Jamillah is the UK Editor for The Next Web. She's based in London. You can hear her on BBC Radio 5Live's Outriders. Follow on Twitter @jemi Jamillah is the UK Editor for The Next Web. She's based in London. You can hear her on BBC Radio 5Live's Outriders. Follow on Twitter @jemimah_knight or drop a line to [email protected]
Google’s Project Glass video went viral last week. The clip shows life for someone wearing spectacles with an AR display that shows messages, location and alerts.
As most of us noted, it is a mock-up of what could happen and that’s all sci-fi right? Nope.
As reported on SlashGear, an AR developer in Oxford has worked up a little version of Google Glass for himself. Will Powell was so inspired by Google’s video that he ran up a set of AR glasses and posted a video showing what it looks like.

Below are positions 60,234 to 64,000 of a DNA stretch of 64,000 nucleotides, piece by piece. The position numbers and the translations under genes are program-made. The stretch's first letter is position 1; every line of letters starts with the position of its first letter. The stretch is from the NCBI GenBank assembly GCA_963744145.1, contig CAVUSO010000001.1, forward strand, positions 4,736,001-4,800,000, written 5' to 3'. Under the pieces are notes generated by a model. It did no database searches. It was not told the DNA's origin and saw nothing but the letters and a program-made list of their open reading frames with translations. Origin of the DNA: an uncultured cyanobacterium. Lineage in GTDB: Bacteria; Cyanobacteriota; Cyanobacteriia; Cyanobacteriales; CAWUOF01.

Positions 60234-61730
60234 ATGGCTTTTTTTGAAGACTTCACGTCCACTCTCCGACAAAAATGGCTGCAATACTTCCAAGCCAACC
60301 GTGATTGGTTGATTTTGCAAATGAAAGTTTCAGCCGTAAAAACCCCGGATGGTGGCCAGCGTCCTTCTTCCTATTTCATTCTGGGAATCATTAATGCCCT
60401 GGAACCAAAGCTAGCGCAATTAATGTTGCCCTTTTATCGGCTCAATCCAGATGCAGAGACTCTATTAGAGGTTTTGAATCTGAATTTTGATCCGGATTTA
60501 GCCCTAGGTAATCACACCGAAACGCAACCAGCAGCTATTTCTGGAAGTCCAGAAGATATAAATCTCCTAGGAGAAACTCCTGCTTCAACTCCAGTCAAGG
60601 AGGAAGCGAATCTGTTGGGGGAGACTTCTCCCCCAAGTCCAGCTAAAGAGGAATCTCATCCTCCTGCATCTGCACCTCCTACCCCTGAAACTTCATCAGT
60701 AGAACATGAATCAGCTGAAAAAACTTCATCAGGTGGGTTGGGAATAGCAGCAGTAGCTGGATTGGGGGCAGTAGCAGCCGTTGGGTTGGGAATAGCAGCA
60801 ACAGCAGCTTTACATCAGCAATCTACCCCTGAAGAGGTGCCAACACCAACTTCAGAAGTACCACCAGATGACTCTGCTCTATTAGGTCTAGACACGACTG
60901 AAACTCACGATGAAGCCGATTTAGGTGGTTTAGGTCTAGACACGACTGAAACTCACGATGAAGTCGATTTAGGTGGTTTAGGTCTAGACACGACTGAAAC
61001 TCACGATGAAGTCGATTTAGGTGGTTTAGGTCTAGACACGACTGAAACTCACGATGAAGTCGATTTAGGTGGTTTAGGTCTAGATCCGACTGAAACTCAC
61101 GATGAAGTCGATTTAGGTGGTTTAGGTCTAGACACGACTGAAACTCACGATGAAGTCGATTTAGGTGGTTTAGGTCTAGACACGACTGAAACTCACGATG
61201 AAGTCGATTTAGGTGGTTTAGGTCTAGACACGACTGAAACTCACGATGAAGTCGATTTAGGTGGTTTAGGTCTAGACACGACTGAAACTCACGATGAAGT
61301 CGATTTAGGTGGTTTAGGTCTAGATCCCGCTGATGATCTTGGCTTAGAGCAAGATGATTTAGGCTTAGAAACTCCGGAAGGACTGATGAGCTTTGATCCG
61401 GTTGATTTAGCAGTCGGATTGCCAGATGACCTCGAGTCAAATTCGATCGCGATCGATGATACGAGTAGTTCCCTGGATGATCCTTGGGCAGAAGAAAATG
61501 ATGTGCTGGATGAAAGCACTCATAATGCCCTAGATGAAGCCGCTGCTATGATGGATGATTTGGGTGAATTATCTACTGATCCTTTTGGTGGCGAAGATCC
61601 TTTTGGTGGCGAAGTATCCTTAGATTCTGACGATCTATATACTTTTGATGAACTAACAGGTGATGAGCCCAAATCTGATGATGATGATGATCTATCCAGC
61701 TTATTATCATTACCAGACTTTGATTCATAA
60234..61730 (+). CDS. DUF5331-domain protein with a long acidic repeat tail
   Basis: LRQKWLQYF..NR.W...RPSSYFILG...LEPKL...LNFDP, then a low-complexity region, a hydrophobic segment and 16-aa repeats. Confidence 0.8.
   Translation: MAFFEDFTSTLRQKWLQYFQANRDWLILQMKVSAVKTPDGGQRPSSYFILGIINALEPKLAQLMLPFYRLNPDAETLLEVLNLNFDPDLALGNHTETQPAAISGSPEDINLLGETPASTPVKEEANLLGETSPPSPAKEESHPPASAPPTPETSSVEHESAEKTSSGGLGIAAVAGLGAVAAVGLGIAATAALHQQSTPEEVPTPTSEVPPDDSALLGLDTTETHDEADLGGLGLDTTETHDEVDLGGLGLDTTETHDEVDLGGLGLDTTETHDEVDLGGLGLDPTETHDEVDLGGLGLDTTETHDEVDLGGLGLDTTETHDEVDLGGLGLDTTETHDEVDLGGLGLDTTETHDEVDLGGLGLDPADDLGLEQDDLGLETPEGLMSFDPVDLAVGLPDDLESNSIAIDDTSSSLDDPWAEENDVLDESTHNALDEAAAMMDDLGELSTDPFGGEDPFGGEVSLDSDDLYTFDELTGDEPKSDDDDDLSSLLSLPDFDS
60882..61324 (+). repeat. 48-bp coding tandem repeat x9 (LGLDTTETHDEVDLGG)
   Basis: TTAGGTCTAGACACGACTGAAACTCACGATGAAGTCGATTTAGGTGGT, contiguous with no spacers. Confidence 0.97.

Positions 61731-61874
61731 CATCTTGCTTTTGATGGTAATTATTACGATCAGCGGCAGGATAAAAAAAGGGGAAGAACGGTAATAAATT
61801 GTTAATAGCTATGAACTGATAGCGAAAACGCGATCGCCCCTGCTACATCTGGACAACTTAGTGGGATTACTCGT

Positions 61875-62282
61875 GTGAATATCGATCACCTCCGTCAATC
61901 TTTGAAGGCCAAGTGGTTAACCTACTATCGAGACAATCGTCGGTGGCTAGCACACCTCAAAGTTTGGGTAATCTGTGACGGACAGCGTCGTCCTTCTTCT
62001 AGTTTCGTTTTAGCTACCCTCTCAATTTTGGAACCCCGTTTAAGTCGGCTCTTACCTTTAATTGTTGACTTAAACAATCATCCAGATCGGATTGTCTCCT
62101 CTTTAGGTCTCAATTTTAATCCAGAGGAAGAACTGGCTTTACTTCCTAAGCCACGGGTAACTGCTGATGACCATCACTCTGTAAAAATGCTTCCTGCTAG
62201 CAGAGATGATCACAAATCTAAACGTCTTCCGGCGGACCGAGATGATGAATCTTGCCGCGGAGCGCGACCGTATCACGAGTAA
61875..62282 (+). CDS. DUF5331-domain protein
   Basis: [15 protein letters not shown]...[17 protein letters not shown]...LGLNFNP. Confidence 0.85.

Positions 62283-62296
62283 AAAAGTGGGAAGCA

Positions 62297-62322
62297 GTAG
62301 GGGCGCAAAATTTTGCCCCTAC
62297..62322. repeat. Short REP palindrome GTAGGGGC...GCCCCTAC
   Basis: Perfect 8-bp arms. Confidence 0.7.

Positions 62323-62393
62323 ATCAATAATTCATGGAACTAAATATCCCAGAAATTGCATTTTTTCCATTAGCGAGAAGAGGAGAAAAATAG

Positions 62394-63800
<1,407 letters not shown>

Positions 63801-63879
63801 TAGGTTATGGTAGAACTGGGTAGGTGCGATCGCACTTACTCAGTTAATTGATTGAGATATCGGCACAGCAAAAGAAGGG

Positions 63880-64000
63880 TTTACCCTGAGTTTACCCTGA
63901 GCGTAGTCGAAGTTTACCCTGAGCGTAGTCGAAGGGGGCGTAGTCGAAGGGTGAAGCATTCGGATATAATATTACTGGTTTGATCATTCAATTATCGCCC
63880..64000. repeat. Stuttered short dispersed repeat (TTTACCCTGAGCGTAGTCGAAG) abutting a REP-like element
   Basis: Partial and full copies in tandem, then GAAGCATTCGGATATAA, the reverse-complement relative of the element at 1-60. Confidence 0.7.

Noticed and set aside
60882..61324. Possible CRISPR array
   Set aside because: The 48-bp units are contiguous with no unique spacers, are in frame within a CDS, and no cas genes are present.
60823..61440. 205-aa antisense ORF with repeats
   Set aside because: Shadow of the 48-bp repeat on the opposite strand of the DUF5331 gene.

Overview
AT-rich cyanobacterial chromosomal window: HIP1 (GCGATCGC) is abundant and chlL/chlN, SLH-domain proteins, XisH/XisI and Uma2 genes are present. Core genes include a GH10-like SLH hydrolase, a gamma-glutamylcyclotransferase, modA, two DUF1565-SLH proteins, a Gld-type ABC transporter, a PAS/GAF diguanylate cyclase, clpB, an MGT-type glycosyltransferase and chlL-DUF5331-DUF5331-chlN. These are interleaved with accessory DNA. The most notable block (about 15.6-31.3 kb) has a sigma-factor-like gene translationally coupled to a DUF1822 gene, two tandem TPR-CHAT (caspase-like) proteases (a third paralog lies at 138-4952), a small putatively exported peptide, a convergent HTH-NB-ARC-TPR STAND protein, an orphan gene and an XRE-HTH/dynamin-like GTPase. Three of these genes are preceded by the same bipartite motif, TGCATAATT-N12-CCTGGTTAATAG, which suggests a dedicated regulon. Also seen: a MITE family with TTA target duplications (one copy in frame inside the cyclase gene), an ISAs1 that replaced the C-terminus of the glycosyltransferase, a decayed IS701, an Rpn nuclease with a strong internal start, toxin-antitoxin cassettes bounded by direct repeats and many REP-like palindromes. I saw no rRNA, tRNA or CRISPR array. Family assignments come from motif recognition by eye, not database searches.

The unit is a combination of Vuzix glasses, HD webcams and a mic headset with with a custom-coded Adobe Air application. Powell explains the speech recognition element, “It harnesses the Dragon NaturallySpeaking engine so can perform full audio recognition. It can create appointments (only within app) using the full speech recognition. Also the app can take photos upload them and share them.”
As the kit appears to already exist and the data is readily available (Powell pulls his weather report from Yahoo! for the clip) the magic of Google’s Glass suddenly looks to be less than magic but in fact readily available to those who have the know how.
For the naysayers who want to believe that Powell’s video is a compound of special effects, the video carries this statement at the end, “All video is recorded in real time and is undoctored.”
So in a David and Goliath set up in the race for heads-up AR on glasses, it looks as though David just made a score look easy. Your move Google.
See also: 5 ways that Google’s AR glasses could change our world
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